The research on HEPA effectiveness against COVID-19 is ongoing. According to microbiology professor Dr. Erin Sorrell, as quoted in BuzzfeedNews, coronavirus particles are too small (about 0.1 microns) for HEPA filters to remove from the air. On the other hand, a new study by NASA shows that HEPA filters are far more efficient than originally thought, capturing particles of 0.01 microns and above.

This means that HEPA filters could have the potential to capture the virus particles that cause COVID-19. However, more research is needed to officially change HEPA filters particle size ratings.

This idea is further supported by the air purifier brand Blueair’s claim that their HEPASilent technology catches small particles (such as viruses, bacteria, and microplastics) down to 0.1 microns. While their technology has been tested on regular household contaminants like dust, pollen, smoke, pet dander, bacteria, and other viruses, it has not officially been tested on COVID-19. Therefore, Blueair cannot make the claim that it captures, removes, or kills COVID-19. Hopefully, it can soon be tested so that we know for certain if these purifiers can capture the virus particles or not.

UV Filters

UV Filter Air Purifier

Air purifiers with UV filtration systems use ultraviolet light emitted at different wavelengths to kill airborne pathogens and microorganisms such as bacteria, mold, and viruses like the flu. To operate, air is forced through the device over UV lamps that act as disinfecting mechanisms. These types of filters are rarely seen as stand-alone units and are typically added to other air filter technology, like HEPA or PECO units.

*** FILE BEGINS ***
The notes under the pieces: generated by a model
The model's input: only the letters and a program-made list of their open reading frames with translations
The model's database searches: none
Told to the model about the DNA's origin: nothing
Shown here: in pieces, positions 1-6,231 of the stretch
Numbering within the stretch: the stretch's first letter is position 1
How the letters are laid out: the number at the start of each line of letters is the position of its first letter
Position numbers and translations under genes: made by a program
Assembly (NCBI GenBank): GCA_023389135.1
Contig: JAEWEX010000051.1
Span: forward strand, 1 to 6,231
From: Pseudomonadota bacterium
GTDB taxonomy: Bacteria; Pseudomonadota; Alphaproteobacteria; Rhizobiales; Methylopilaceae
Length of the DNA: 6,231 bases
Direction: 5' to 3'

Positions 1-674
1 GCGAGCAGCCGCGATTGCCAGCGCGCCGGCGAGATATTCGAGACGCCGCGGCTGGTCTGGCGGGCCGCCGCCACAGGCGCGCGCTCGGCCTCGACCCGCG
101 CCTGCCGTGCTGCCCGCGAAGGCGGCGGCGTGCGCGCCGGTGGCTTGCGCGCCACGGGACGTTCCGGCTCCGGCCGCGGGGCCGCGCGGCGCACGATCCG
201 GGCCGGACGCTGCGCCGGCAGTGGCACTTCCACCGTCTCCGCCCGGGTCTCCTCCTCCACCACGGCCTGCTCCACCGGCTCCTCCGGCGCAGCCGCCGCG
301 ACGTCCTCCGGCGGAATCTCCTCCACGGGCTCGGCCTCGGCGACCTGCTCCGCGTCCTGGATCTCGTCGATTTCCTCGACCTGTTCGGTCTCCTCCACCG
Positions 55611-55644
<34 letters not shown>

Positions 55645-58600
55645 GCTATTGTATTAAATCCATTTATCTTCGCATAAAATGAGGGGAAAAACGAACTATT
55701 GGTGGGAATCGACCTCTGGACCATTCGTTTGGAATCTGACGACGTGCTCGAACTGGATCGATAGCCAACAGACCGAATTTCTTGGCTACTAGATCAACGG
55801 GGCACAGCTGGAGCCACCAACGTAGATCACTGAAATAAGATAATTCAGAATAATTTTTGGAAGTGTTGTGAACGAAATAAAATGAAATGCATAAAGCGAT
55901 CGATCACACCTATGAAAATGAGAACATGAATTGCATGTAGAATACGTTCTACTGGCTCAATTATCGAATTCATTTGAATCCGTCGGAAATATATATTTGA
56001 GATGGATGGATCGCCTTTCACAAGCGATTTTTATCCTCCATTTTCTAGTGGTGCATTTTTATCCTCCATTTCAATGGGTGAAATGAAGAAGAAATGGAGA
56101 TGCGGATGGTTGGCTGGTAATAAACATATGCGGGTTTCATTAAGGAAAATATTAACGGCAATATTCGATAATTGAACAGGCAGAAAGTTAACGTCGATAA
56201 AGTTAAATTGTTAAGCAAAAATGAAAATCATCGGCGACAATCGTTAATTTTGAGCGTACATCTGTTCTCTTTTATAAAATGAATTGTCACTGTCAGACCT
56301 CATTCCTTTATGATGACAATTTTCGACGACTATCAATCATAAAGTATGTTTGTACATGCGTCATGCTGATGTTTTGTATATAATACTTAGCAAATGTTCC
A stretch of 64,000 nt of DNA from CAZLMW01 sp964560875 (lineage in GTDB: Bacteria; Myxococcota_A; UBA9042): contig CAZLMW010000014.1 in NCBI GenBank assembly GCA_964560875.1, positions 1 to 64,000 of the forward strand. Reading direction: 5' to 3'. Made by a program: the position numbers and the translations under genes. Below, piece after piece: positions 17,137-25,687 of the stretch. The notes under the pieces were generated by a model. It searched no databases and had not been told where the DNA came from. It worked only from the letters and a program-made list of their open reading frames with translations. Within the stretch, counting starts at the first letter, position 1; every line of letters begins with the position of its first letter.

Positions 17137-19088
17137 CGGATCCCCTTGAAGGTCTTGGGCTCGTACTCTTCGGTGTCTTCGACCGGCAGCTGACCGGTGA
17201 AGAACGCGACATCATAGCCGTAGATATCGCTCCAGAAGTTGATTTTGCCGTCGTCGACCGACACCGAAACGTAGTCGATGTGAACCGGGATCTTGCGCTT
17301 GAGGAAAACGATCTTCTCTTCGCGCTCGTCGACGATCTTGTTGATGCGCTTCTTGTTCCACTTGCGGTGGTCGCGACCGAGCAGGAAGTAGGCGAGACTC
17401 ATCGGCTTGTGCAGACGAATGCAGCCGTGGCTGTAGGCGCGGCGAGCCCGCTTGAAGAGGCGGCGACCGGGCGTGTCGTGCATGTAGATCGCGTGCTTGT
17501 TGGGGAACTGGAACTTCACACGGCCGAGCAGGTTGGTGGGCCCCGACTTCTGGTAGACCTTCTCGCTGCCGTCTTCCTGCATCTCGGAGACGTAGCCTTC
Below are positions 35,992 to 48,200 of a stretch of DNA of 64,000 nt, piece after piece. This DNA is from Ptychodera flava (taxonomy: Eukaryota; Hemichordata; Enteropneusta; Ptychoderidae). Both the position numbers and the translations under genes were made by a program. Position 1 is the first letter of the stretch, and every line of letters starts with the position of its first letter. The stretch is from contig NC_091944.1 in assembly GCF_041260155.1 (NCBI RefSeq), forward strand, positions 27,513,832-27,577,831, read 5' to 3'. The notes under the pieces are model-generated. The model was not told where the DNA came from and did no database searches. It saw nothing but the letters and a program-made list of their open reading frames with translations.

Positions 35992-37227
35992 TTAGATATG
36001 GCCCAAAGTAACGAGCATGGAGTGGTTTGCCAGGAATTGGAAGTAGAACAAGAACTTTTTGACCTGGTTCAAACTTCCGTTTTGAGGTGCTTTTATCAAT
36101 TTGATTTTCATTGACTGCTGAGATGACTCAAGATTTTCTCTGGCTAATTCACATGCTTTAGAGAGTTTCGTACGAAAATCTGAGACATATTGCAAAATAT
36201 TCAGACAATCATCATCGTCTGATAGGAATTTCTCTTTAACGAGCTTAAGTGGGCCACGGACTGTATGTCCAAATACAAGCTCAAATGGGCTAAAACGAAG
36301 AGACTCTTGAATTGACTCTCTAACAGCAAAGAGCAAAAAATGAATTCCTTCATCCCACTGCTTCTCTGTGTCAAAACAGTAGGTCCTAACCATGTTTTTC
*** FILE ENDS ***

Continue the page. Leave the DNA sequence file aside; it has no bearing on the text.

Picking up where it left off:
While it’s been proven that UVC light (one type of UV light) can “kill” airborne coronaviruses, it is debatable if air filters that are equipped with these lights have enough time to do so as the air passes through the system. A study from Columbia University found that continuous exposure to UVC light would kill “90% of airborne viruses in about 8 minutes, 95% in about 11 minutes, 99% in about 16 minutes, and 99.9% in about 25 minutes.” This means that the air being pushed through a purifier would need to be exposed to UVC light for quite a bit of time to inactivate the virus. If the particles are not being caught in the filter, it would not be long enough for the lights to make a difference. More research needs to be done on the matter.

PECO

PECO Air Purifier

Air purifiers with PECO (Photo Electrochemical Oxidation) technology can capture smaller particles than HEPA purifiers. Although no purifier can fully remove coronavirus from your home, PECO filters may be more helpful than HEPA because PECO filters are created to destroy very small particles such as viruses. According to major PECO filter retailer, Molekule, their device works at a molecular level: “Light shines on a filter membrane coated with nanoparticles, which starts a catalytic reaction on the surface of the filter. This destroys pollutants of any size.” While the jury is still out on its true effectiveness against COVID-19, PECO purifiers can help remove other viruses from the air – and it can certainly improve the overall air quality of your home.